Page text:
Archive for the ‘Fascism’ Tag

Ventura — Agriculture in Fascist Umbria   Leave a comment

This short monograph, unfortunately published only in Italian, discusses the the plight of the small farmer in the Italian region of Umbria during Fascism (1921-1943). The title, Agricoltura e condizione contadina in Umbria durante il fascismo (Agriculture and the Condition of the Farmer in Umbria during Fascism), belies an attention to more than simply the state of agriculture. Ventura explores how fascism sought to reverse the gains of the so-called Red Biennio of 1919-1920. Absentee landlords of large tracts of Umbrian land were among the most fervent supporters of the Fascist regime, which turned back the clock on the reforms in sharecropping contracts won during that period.

The "vite maritata," a grapevine trained up an elm tree, example of the so-called "coltura promiscua" (mixed farming).

Ventura also discusses the intentional cultivation by the Fascist regime of the “green Umbria” identity. The extension of cultivation into relatively marginal areas (the sides of the Umbrian Apennines, marshland) was a testament not to the region’s fertility, but rather to a “long, slow, tenacious centuries-old struggle to win land to cultivate from the swamps and forests.” Umbria remained “backwards” agriculturally even after the war: instead of monocultures of grapes and olives, the “mixed farming” (coltura promiscua) of grapevines trained up trees interplanted with grain and legumes persisted into the 1950s. Ventura concludes that the sharecropping system disappeared not so much because of reform but because of technological advances (the tractor) and industrialization in the post-war period.  (Gli Annali della Università per Stranieri, 1991)  ZN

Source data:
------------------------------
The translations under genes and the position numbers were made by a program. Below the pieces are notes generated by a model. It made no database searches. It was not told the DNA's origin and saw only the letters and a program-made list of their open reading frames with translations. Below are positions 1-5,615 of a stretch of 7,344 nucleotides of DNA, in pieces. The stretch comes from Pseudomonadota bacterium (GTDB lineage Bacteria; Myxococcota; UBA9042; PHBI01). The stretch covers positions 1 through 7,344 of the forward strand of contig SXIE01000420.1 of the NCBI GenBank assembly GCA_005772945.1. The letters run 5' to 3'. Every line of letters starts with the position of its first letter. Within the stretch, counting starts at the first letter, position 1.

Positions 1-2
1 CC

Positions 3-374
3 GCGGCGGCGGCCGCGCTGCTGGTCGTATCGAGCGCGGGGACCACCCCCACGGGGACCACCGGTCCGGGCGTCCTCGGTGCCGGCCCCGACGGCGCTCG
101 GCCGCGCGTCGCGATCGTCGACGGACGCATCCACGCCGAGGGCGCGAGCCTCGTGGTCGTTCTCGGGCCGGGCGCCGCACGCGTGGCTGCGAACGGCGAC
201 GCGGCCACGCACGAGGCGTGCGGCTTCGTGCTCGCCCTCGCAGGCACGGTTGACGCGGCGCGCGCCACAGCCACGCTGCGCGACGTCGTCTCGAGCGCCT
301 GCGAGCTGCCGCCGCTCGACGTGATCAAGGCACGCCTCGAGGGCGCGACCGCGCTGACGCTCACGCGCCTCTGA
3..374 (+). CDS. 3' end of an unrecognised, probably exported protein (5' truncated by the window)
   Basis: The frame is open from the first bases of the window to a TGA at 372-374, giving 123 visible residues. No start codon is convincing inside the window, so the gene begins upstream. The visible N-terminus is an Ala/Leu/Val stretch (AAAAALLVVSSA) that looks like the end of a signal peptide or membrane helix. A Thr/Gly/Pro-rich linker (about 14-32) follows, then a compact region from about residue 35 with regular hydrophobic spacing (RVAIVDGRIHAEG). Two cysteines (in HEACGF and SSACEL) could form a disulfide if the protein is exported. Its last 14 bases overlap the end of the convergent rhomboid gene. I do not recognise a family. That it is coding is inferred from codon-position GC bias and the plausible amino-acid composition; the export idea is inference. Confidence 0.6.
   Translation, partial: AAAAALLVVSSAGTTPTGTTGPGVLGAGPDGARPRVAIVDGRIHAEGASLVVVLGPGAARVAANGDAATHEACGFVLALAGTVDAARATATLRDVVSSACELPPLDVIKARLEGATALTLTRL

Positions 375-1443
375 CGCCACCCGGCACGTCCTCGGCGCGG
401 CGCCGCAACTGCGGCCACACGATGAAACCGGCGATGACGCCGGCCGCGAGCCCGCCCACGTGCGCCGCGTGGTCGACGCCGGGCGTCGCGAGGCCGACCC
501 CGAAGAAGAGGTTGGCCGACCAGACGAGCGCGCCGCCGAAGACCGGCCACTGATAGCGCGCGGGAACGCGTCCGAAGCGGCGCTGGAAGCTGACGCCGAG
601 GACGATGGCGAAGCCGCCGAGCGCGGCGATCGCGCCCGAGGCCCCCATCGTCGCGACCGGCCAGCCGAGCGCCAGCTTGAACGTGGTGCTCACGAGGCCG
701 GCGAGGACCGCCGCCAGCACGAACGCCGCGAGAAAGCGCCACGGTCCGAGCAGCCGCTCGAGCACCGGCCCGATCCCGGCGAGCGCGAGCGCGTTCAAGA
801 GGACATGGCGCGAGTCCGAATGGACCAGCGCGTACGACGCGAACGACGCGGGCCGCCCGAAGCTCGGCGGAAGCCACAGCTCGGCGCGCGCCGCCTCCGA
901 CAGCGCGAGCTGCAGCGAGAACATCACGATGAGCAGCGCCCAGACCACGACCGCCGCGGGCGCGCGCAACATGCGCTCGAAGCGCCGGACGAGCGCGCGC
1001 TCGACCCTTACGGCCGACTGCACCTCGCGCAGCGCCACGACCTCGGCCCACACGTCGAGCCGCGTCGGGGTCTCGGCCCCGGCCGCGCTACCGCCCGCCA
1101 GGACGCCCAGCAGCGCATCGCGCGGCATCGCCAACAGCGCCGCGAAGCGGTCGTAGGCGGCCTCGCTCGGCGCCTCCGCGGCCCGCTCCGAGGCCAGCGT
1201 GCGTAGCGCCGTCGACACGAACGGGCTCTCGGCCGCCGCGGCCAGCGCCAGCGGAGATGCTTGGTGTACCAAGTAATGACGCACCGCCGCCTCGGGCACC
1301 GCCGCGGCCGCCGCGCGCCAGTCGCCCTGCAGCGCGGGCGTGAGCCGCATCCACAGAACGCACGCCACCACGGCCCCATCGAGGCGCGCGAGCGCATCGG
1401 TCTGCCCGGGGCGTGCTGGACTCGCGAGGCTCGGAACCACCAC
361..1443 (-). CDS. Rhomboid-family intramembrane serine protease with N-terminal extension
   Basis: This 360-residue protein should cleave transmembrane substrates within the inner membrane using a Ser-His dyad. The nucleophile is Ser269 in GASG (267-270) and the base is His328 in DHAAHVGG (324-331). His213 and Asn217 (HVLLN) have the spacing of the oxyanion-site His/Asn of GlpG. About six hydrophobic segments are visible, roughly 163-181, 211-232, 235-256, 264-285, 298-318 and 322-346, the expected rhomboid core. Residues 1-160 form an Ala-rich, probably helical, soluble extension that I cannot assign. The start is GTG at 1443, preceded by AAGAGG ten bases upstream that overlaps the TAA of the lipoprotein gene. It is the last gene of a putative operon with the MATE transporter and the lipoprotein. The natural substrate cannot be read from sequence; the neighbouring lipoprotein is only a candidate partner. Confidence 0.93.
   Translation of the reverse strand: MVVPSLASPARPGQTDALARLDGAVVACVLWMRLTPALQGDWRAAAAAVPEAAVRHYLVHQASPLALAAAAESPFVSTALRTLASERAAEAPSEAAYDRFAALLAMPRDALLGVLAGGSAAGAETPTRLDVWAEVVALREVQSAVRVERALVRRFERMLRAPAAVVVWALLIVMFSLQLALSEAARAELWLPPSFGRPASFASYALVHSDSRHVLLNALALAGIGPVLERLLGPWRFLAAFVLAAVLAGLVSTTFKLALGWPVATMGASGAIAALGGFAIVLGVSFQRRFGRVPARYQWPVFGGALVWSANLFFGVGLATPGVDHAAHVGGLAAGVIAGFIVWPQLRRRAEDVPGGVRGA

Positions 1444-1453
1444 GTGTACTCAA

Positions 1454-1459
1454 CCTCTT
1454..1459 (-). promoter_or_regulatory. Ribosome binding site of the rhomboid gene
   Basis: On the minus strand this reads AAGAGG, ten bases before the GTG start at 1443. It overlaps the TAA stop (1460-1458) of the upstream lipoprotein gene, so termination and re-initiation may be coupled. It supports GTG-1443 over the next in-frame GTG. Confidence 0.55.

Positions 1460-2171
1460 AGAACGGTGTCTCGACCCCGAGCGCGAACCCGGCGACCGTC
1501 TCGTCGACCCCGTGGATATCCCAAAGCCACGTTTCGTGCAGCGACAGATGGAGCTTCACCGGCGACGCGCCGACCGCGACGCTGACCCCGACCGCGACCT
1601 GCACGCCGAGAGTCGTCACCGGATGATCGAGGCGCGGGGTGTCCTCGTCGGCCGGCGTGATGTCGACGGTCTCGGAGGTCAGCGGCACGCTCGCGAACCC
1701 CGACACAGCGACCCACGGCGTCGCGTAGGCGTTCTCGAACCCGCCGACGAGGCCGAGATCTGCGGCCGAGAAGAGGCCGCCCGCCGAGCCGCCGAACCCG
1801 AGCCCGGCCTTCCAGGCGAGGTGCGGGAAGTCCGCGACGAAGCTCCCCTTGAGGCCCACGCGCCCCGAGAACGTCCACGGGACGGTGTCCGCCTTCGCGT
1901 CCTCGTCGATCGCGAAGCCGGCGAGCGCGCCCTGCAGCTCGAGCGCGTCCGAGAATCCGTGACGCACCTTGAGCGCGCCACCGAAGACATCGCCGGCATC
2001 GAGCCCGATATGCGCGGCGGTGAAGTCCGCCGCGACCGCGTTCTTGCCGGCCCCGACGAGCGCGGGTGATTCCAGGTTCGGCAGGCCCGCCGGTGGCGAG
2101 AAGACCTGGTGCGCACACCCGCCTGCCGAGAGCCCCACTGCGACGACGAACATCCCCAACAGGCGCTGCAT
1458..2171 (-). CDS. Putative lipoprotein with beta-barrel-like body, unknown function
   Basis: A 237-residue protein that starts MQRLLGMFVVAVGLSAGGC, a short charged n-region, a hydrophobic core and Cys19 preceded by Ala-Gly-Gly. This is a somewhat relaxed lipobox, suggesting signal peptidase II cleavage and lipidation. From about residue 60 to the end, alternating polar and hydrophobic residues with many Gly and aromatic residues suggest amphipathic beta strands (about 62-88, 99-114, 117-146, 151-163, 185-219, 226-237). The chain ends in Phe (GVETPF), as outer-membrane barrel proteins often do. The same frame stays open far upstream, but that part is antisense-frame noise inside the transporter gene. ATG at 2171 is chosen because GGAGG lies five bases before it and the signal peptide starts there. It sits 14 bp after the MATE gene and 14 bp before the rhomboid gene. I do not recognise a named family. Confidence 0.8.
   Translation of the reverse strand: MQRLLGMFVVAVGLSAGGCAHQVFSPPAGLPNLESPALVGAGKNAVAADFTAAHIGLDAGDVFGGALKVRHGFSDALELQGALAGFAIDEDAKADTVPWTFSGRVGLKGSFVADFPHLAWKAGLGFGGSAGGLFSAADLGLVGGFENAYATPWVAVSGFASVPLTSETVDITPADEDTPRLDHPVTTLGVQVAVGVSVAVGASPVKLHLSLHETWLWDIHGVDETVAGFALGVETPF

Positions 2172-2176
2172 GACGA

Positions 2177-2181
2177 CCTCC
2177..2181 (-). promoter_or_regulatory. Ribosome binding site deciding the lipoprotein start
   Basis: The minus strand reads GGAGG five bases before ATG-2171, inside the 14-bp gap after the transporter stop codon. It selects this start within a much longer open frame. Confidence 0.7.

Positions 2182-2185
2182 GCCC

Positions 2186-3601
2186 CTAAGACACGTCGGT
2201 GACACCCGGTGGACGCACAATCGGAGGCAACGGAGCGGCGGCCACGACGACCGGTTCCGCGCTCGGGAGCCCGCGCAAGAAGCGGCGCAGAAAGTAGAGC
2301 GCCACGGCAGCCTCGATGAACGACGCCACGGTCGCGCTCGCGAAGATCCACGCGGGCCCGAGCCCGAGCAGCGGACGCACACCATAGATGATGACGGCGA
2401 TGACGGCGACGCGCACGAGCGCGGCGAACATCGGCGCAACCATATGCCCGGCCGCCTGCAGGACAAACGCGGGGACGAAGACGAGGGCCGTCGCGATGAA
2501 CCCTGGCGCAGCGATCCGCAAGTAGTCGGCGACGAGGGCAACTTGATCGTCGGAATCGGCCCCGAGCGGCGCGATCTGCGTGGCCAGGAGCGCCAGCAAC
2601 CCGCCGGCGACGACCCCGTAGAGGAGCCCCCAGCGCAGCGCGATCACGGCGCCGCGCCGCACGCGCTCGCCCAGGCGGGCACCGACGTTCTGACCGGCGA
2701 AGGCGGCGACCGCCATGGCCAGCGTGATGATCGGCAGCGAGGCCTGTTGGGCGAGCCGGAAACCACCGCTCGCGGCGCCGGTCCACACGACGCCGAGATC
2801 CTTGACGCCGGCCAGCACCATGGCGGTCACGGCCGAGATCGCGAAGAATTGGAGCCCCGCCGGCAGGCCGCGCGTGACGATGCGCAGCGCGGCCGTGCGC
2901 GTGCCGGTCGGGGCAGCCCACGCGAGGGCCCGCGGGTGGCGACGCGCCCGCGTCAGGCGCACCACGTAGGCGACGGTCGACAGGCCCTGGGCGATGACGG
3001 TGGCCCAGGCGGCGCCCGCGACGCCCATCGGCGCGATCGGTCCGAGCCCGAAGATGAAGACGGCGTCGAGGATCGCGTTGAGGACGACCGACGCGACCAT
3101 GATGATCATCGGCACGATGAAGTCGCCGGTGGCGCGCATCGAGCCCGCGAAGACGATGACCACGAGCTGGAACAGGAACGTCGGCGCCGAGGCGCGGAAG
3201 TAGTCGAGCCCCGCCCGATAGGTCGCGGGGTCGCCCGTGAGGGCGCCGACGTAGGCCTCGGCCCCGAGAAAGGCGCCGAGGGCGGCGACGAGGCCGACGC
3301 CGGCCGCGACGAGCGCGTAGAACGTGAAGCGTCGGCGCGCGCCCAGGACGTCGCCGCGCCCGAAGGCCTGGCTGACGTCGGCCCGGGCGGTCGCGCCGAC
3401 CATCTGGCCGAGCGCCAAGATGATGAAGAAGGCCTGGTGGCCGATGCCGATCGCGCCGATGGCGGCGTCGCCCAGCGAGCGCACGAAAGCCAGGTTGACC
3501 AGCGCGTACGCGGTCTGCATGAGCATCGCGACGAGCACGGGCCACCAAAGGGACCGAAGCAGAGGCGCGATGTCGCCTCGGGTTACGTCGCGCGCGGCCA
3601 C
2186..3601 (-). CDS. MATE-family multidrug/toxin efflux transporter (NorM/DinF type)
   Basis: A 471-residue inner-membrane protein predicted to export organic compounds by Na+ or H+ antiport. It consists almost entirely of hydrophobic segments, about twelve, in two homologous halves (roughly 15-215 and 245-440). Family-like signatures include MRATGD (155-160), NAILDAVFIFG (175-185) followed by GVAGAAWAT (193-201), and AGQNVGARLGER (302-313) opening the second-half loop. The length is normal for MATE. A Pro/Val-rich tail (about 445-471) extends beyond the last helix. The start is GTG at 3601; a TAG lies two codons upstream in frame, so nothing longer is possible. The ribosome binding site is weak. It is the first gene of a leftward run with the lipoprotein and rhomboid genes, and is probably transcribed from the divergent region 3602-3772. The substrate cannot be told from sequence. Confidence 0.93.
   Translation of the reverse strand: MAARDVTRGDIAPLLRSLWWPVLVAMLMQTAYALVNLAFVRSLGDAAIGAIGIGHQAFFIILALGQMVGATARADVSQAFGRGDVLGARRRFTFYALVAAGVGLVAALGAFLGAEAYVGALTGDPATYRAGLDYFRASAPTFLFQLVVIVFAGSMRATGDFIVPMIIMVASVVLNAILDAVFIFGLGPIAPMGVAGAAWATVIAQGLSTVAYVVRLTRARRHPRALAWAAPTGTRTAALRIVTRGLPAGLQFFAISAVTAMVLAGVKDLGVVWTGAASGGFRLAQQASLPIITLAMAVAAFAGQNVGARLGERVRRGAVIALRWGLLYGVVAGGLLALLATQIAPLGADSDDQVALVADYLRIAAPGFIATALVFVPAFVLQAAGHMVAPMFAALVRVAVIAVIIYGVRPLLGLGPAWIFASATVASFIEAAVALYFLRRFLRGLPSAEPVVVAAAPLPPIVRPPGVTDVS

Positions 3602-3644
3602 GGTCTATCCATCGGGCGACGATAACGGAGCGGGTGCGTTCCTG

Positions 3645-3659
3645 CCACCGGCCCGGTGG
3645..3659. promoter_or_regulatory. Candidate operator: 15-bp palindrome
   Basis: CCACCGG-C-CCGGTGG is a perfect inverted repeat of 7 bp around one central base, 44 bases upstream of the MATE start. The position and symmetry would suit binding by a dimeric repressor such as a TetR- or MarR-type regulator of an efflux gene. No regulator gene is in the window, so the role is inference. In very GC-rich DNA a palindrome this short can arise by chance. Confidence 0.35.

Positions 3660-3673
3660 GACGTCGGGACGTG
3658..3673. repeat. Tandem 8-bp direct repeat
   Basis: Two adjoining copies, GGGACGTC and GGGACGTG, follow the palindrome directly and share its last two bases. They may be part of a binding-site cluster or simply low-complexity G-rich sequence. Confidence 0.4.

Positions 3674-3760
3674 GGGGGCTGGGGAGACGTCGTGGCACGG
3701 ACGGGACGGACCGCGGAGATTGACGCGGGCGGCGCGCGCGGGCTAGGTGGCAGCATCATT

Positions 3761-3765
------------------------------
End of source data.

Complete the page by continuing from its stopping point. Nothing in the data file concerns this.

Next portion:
Posted December 20, 2010 by zachmon in Uncategorized

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Luconi – ‘Becoming Italian in the US’   Leave a comment

Luconi, Stefano ‘Becoming Italian in the US: Through the Lens of Life Narratives’, Melus 29 (2004), 152-164. Useful overview of how it was that immigrants to the United States from a non-existent or barely existing country became Italo-Americans as opposed to, say, Lombard-Americans. Answers include ‘being called a wop’, ‘admiring Mussolini’ and, of course, food – ‘[even her mother] found her way back to her heritage… starting in her kitchen’. SY